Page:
“A corporate theory is not really a strategy per se, at least not in the sense of an articulated position or competitive advantage. Rather, it is a guide to the selection of strategies, a meta-strategy of sorts—a strategy for strategies…. Corporate theories provide managers with enhanced vision or perspective in three key ways. First, they provide foresight concerning the future evolution of the relevant industries, technologies, and customer tastes. Second, they provide insight regarding sustainably unique assets, resources, and activities possessed by the firm. Third, they provide cross-sight—a recognition of patterns of complementarity between assets, activities, and resources both within and outside the firm.”

– Todd Zenger

“The acquisition of knowledge can not serve only to perform immediate tasks or answer a question, at least not if we wish to approach the higher goal of wisdom. Your phone can make you an instant expert on anything, thanks to Google and Wikipedia, and this is incredibly useful.
Doing so doesn’t make us dumber any more than encyclopedias, phone books, or librarians made us dumber. It is only the next stage of how our technology allows us to create and to interact with more information faster and faster…T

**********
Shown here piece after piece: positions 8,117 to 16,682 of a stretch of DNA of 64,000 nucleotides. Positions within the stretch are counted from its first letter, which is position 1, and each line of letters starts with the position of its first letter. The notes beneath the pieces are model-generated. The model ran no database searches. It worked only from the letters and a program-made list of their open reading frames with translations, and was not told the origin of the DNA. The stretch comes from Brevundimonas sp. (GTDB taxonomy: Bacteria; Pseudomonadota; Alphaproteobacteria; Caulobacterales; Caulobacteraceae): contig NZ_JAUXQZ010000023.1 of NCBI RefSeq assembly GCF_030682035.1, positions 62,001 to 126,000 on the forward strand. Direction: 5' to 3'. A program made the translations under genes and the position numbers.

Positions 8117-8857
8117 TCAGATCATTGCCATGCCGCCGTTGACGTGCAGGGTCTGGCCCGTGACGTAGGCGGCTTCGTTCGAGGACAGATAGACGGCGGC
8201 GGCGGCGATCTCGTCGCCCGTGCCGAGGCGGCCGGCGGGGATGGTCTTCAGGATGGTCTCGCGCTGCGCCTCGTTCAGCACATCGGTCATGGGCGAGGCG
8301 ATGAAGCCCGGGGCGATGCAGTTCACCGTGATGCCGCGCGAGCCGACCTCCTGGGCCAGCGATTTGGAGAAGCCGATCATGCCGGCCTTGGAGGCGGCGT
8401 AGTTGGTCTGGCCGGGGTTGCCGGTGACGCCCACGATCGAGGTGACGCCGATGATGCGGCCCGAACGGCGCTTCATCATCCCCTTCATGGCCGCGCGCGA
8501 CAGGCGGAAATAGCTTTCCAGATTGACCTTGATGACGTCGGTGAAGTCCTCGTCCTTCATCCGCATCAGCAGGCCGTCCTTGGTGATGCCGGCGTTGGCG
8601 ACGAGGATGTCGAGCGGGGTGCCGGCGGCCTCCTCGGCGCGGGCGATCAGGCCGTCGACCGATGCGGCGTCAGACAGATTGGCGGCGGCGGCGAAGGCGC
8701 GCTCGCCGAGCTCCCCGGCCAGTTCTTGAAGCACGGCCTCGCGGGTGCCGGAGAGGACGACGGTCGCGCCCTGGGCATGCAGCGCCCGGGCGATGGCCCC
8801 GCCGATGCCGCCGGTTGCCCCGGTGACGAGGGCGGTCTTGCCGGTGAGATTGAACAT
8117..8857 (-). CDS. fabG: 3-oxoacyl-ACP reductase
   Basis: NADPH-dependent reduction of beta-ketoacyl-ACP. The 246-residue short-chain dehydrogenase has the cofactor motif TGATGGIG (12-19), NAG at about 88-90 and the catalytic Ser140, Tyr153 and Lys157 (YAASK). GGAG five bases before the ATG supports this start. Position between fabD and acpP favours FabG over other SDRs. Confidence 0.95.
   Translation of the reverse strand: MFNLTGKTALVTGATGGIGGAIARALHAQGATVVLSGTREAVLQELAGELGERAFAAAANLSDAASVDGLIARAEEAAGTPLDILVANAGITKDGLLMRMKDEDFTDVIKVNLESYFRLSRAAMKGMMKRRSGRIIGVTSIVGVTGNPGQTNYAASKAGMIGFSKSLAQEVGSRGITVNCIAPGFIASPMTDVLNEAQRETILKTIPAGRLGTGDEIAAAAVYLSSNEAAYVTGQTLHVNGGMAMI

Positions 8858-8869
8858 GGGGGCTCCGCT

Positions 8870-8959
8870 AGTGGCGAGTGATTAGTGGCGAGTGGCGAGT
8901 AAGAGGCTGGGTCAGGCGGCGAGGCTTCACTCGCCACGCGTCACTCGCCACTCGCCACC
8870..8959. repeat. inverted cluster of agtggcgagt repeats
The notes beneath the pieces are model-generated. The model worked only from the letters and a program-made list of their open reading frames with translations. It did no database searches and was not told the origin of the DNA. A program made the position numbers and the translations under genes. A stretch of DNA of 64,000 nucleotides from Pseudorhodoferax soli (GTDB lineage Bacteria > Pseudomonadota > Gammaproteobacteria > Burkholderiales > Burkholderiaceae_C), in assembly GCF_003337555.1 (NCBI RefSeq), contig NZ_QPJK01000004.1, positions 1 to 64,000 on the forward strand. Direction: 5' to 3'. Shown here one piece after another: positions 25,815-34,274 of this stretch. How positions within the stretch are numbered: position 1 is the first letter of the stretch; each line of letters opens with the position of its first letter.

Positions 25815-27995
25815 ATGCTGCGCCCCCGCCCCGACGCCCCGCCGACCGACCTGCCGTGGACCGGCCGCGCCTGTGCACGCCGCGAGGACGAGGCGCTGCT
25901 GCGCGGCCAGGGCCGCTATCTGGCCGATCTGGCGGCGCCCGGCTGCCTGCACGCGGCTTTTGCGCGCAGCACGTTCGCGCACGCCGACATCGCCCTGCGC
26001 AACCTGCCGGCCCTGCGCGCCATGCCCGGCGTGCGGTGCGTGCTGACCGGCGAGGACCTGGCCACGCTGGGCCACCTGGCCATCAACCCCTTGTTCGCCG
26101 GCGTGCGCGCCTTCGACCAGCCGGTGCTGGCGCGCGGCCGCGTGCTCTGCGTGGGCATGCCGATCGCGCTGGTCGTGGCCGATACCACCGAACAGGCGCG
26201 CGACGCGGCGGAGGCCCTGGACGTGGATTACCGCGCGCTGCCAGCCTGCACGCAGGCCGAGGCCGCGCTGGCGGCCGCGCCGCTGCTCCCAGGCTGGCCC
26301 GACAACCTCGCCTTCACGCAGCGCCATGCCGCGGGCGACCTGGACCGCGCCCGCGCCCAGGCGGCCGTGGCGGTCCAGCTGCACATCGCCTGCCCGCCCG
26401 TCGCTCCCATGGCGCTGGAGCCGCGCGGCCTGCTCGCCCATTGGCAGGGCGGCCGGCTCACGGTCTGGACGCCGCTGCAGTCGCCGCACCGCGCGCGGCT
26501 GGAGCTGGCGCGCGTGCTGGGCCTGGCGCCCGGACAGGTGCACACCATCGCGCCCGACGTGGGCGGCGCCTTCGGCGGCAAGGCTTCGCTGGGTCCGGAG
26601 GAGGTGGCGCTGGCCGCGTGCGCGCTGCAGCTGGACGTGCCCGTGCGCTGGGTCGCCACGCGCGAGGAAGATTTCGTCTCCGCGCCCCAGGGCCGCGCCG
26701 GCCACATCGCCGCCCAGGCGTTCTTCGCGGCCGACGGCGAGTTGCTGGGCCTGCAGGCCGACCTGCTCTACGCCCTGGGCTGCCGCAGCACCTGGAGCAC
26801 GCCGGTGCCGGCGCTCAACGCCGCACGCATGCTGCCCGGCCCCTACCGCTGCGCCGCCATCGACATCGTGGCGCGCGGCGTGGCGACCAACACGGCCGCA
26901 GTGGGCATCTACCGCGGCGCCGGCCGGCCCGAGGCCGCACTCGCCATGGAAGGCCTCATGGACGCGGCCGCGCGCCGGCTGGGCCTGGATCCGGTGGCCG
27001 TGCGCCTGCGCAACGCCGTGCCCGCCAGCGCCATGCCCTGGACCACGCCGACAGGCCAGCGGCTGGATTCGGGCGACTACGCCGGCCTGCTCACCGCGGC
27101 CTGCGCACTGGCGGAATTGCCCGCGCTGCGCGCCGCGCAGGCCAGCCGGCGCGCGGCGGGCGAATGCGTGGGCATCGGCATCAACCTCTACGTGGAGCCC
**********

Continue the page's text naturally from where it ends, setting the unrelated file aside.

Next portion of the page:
The danger isn’t intellectual stagnation or an addiction to instant fact-finding missions. The real risk is substituting superficial knowledge for the type of understanding and insight that is required to create new things.”

– Garry Kasparov

“A good leader must be able to help people realize their ignorance without making them feel stupid. This is not easy. One way is to demonstrate that everybody is ignorant, not just the person you’re talking to. Ignorance has to do with how much you know, whereas being dumb is relative to other people. If everybody is ignorant, then no one is dumb… Leaders have the responsibility to learn about their own ignorance and effectively take advantage of others’ knowledge and skills. Strong leaders make use of the community of knowledge by surrounding themselves with people who have deep understanding of specific issues.”

– Steven Sloman & Philip Fernbach

“Sharing attention is a crucial step on the road to being a full collaborator in a group sharing cognitive labor, in a community of knowledge. Once we can share attention, we can do something even more impressive—we can share common ground. We know some things that we know others know, and we know that they know that we know (and of course we know that they know that we know that they know, etc.). The knowledge is not just distributed; it is shared. Once knowledge is shared in this way, we can share intentionality; we can jointly pursue a common goal. A basic human talent is to share intentions with others so that we accomplish things collaboratively.”

– Steven Sloman & Philip Fernbach